Air Force Grounds More Than 100 Older-Model C-130s for Faulty Propellers

October 3, 2022Matt White
A C-130H Hercules aircraft assigned to the 757th Airlift Squadron sits on the flightline, July 22, 2020, at Youngstown Air Reserve Station in Vienna, Ohio. Unlike newer C-130Js, C-130Hs have four metal propellers on each engine. Air Force Photo by Senior Airman Christina Russo.

A C-130H Hercules aircraft assigned to the 757th Airlift Squadron sits on the flightline, July 22, 2020, at Youngstown Air Reserve Station in Vienna, Ohio. Unlike newer C-130Js, C-130Hs have four metal propellers on each engine. Air Force Photo by Senior Airman Christina Russo.

The Air Force has flown C-130s for almost as long as the Air Force has flown. The service put the first C-130 Hercules into service in 1956, just nine years after the Air Force broke away from the Army as its own branch of the armed services.

In the Air Force inventory, only the B-52 — which arrived a year earlier — has been flying longer.

But about 100 of the transport planes are now grounded after structural weaknesses were found in the propellers on an older version, the C-130H. Most Air Force C-130s are now C-130J models, which began coming online in the 1990s. But H-models — the design of which dates to the mid-1970s — make up about one-fifth of the Air Force's Hercules fleet.


A C-130H nicknamed "Stickers," assigned to the 189th Airlift Wing, on Oct. 27, 2018, at Little Rock Air Force Base, Arkansas. US Air National Guard photo by Master Sgt. Jessica Condit.

According to an Air Force release, the grounded aircraft are mostly C-130H cargo planes, but they include several with specialized roles: eight MC-130H Combat Talon special operations aircraft, seven EC-130H Compass Call electronic warfare aircraft, and one TC-130H trainer.

The grounding was originally reported on the Air Force amn/nco/snco Facebook page.

A formal "technical order" was issued through the Air Force's maintenance community that all C-130Hs with a particular model of metal blades — called the 54H60 — were to be grounded after cracks were found in several during inspections.

Blade failure is a catastrophic danger for prop-driven aircraft like the C-130, particularly for those with metal blades like the 54H60. A Marine Corps KC-130, flying as Yanky 72, disintegrated midflight at 20,000 feet over Mississippi in 2017 when a cracked metal blade came off during flight. The blade sliced through the aircraft, shattering it into three large pieces and killing all 16 on board.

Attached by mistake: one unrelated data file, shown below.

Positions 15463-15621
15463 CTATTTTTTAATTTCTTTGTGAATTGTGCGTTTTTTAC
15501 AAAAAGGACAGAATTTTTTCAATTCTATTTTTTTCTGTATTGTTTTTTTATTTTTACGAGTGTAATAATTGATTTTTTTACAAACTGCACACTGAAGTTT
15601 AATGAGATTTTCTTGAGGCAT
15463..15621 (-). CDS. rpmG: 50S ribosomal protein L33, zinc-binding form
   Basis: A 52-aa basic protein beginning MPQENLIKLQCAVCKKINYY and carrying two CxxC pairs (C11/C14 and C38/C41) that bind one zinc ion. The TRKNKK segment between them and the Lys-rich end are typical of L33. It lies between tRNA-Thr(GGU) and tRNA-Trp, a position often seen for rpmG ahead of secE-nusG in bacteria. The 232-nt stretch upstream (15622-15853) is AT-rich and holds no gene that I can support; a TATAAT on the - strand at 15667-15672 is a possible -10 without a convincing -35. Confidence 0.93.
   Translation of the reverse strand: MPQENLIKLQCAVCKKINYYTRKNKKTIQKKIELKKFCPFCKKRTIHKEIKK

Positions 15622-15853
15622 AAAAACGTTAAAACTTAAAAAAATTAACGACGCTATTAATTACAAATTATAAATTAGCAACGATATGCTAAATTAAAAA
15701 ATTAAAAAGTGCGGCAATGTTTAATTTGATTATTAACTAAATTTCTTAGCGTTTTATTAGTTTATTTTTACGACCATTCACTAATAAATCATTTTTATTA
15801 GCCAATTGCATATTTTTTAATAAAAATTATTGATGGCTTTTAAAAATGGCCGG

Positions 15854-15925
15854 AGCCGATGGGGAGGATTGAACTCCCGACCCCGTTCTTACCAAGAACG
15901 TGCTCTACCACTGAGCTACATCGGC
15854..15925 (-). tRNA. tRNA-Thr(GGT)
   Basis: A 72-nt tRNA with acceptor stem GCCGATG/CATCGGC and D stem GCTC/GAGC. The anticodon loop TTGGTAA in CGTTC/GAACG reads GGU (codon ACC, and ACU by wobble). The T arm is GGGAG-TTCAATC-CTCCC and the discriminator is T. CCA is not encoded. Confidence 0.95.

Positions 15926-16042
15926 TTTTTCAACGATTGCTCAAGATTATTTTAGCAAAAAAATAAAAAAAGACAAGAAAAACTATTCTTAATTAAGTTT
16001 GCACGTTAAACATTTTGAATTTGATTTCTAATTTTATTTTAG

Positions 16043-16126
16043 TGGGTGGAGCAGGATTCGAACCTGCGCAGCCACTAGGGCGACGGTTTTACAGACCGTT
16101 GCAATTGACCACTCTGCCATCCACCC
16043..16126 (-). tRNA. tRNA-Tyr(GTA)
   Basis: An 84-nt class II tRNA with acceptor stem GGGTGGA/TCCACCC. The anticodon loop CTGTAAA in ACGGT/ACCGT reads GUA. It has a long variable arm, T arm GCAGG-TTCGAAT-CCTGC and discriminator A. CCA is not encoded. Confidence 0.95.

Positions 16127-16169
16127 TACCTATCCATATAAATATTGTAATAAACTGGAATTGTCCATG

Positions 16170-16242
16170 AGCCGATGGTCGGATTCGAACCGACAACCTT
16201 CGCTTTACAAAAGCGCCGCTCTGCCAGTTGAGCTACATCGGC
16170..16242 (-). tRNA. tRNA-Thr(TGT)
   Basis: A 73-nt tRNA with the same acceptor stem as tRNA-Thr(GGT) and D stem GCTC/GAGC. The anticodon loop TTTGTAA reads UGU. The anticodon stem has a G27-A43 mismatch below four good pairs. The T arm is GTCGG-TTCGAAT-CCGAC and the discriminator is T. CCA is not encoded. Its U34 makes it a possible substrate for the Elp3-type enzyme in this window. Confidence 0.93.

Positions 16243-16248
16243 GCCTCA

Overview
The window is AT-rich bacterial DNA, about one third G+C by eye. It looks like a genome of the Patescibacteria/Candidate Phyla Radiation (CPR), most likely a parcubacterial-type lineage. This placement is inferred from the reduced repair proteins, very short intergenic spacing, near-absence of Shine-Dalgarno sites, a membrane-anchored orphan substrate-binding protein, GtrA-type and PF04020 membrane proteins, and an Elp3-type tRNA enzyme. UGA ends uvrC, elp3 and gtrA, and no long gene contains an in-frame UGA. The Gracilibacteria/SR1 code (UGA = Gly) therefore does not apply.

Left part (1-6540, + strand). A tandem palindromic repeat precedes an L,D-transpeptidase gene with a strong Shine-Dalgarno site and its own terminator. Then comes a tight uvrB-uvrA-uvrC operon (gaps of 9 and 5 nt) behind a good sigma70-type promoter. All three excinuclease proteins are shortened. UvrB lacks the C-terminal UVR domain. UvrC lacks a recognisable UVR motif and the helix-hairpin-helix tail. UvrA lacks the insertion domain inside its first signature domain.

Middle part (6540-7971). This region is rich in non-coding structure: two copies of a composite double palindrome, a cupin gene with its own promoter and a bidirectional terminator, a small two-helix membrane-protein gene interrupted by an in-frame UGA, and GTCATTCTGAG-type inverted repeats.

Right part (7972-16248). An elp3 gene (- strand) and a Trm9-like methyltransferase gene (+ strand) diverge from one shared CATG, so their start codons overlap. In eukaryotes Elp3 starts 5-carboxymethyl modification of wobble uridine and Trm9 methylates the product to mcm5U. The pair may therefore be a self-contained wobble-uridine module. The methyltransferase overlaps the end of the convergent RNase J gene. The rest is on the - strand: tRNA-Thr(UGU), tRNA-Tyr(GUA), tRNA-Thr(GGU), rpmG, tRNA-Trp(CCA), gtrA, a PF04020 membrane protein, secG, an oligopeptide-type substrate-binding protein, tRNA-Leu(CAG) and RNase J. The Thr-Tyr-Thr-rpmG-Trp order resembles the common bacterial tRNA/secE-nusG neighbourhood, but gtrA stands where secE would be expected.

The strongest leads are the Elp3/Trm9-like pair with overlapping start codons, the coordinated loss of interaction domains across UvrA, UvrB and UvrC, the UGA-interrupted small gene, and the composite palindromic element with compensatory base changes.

An upgraded C-130H from the 133rd Airlift Wing is parked on the flight line in St. Paul, Minnesota, May 11, 2022. The eight-bladed propellers replaced the four-bladed propellers on older models. US Air National Guard photo by Amy M. Lovgren.

The Navy and Marines grounded their fleets of C-130s for more than a year following the accident until all props had been checked.

Newer C-130Js fly with propellers that have six and sometimes eight carbon-fiber blades, which in a mishap will shatter into mostly harmless pieces. The carbon-fiber blades allowed a Marine KC-130, flying as Raider 50, to survive a prop failure in 2020 over California that was similar to the fatal 2017 mishap.

In that flight, a midair collision with an F-35 sheered off nearly all the blades on both engines on the right side of a Marine KC-130J. As the carbon-fiber blades shattered into innumerable tiny pieces, those that hit the fuselage mostly bounced off or penetrated with just bullet-hole-sized damage, too small to imperil the whole plane, which landed safely.

Read Next: ‘The Worst Flight Ever’: Inside an Unforgettable Mission Into Hurricane Ian

Matt White
Matt White

Matt White is a former senior editor for Coffee or Die Magazine. He was a pararescueman in the Air Force and the Alaska Air National Guard for eight years and has more than a decade of experience in daily and magazine journalism.

More from Coffee or Die Magazine
dear jack mandaville
Dear Jack: Which Historic Battle Would You Want To Witness?

Ever wonder how much Jack Mandaville would f*ck sh*t up if he went back in time? The American Revolution didn't even see him coming.

west point time capsule
West Point Time Capsule Yields Centuries-Old Coins

A nearly 200-year-old West Point time capsule that at first appeared to yield little more than dust contains hidden treasure, the US Military Academy said.

Ouija Board aircraft carrier
Low-Tech ‘Ouija Boards’ Have Helped Aircraft Carriers Operate for Decades

Since the 1920s, a low-tech tabletop replica of an aircraft carrier’s flight deck has been an essential tool in coordinating air operations.

Army vs. Navy mascot
The Navy Goat vs. the Army Mule: Mascot Origin Stories

For nearly as long as the Army-Navy football rivalry, the academies’ hoofed mascots have stared each other down from the sidelines. Here are their stories.

ukraine long-range weapon
Zelenskyy Says Ukraine Has Developed a Long-Range Weapon, a Day After Strike Deep Inside Russia

Zelenskyy said on his Telegram channel the weapon was produced by Ukraine’s Ministry of Strategic Industries but gave no other details.

7 of the Best Movie Ambush Scenes of All Time

Ambushes make for great action scenes. Here are seven of the best to ever grace the big screen.

North Korean leader Kim Jong Un, center, with his daughter, center right, reportedly named Ju Ae, review the honor guard during their visit to the navy headquarter in North Korea
North Korea Launches Missile Toward Sea After US Flies Bomber During Drills

South Korea’s Joint Chiefs of Staff said in a statement that the launch occurred Wednesday but gave no further details, such as how far the missile flew.

  • About Us
  • Privacy Policy
  • Careers
Contact Us
Contact Us
© 2023 Coffee or Die Magazine. All Rights Reserved